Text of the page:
This apparently, is good news in education circles, even though 1 out of 4 students in Minnesota schools can't read well enough to pass a test.
Why is that good news? Because a year ago, only 62 percent of the kids could read well enough to pass the test.
Keep in mind, however, that we're talking different kids here. Last year's sophomores were this year's juniors. Maybe it was just a bad year for reading.
But Education Commissioner Alice Seagren has a different view:
"The significant jump in this year's Reading MCA-II scores can in large part be attributed to the fact that the graduation requirement was embedded into the MCA-II assessment, which provided extra incentive for students to take the assessment seriously," Commissioner Seagren said.
Apparently, it's easier to pass a test if you give a rip about graduating.
Where do these kids go wrong? And how dependable are tests to tell us? Consider this: In 2005, 8th graders in Minnesota showed 85 percent passing the reading exam. Those eighth graders were last year's sophomores, only 62-percent of whom passed the reading test for sophomores.
As cheery as the news release's headline sounds, the numbers behind it signal a sad reality. A lot of Minnesota kids, not far from going out on their own, can't read well.
This year's sophomores were 2006's 8th graders. How did they do then? Not that great. And next year's sophomores weren't setting the world afire in the subject, either.
All of this comes days after a study showed Minnesota's graduation rate for black students falling
Most of the news organizations have focused on the 71 percent overall figure.
Meanwhile, I'm trying to find a sample copy of the test so we can all see how hard -- or not -- passing is.(13 Comments)
A News Cut reader, specially imported from the state of Wisconsin, picks up on my riff last week about why Twin Citians are so quick to ignore Wisconsin. It's 18 miles away as the crow flies but we'll pay attention a story 200 miles away before we'll pay attention to what's going on "over there" on a daily basis.
"Look, Bob, there was bad weather in Wisconsin! Before this weekend, even." she writes.
She's right, sending along the link to the New Richmond News, which details stories of damage on the old sod at the same time a tornado was ripping up Hugo.(3 Comments)
The ferry service between Winona and Wisconsin began today. It's the only way residents on the Wisconsin side of the Mississippi can make it to work or shopping on the Minnesota side -- thus the willingness of Minnesota to pay to get them there. The bridge spanning the bridge was closed by Minnesota last week.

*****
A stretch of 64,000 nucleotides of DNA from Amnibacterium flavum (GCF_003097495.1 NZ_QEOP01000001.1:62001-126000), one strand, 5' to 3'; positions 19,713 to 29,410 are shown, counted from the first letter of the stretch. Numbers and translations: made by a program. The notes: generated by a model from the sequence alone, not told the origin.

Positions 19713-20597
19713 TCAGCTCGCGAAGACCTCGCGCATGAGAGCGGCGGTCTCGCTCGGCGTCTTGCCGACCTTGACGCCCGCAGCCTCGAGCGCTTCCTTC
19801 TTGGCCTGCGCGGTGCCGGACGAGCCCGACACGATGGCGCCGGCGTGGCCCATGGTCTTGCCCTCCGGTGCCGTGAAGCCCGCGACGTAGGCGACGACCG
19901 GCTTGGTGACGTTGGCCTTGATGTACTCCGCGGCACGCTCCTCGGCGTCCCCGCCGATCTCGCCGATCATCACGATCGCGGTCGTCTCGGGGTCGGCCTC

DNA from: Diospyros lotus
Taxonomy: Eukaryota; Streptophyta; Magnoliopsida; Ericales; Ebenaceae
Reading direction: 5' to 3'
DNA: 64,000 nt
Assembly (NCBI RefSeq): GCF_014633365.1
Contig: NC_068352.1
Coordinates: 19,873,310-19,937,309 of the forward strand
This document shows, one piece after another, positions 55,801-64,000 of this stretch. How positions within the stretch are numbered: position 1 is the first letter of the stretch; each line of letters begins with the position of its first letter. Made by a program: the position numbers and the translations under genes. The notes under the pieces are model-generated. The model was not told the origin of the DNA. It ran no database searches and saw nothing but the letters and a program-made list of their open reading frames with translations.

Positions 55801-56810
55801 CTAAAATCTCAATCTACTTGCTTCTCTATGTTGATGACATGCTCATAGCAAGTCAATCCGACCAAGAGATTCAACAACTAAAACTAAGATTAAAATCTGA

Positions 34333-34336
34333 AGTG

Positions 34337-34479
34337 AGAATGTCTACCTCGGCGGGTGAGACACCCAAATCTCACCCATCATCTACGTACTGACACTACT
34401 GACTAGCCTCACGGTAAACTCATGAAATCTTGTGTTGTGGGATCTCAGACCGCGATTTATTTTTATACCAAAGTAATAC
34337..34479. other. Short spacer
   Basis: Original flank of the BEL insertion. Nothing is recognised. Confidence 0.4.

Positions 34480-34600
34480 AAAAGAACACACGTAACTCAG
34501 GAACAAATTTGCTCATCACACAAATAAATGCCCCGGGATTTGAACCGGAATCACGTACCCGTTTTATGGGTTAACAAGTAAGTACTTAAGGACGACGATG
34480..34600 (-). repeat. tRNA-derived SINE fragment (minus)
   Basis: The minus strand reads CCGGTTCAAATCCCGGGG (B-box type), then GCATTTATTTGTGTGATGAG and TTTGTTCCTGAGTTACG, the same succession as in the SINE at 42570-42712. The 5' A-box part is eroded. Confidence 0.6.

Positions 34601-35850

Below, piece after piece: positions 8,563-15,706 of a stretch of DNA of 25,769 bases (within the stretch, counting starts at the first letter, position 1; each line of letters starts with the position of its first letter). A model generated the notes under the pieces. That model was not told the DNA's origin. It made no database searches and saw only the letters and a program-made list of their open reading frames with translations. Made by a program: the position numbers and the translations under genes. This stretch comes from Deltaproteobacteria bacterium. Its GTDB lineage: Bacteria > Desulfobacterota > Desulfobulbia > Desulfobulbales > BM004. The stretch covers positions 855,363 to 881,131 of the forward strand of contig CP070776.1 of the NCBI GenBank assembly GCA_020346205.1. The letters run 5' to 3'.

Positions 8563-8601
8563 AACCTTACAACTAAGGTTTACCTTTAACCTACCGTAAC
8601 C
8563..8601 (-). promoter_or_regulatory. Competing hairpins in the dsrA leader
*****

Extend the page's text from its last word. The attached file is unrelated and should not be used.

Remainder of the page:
At first, the pricetag of $85,000 a week seems a hefty sum to pay to move the estimated 2,800 Wisconsinites across the river. That works out to $30 per person per week, and the odds are those people put more than $30 a week into the Winona economy. According to one report today, some businesses in Winona report sales have dropped 25 percent since the bridge closed. The people using the service will pay $15 a week, so half the cost is recouped.
There are 17 trips a day to Winona in the morning and 17 from Winona in the afternoon.
One-hundred-seventy trips a week at $85,000 works out to $500 per trip.
As ferries go, it's not an exhorbitant amount. The Madeline Island Ferry, for example, charges $11 round trip, and everybody -- even kids -- pay. In Winona, you can take up to 3 kids on the ferry on your pass at no additional charge. It falls far short, however, of the best bargain in New York -- the Staten Island Ferry, which is free.(2 Comments)
Thanks to the communications department at the Minnesota Department of Education, we've got a sample of the Minnesota reading test I referenced in the post earlier today.
This is just one sample question, but try your luck at it . First, read the following editorial from the Star Tribune:
It's pointless at this late date to lay blame for the sports facilities mess Minnesota now faces. Let's just say that no other metropolitan area has amassed a more illogical stadium/arena configuration.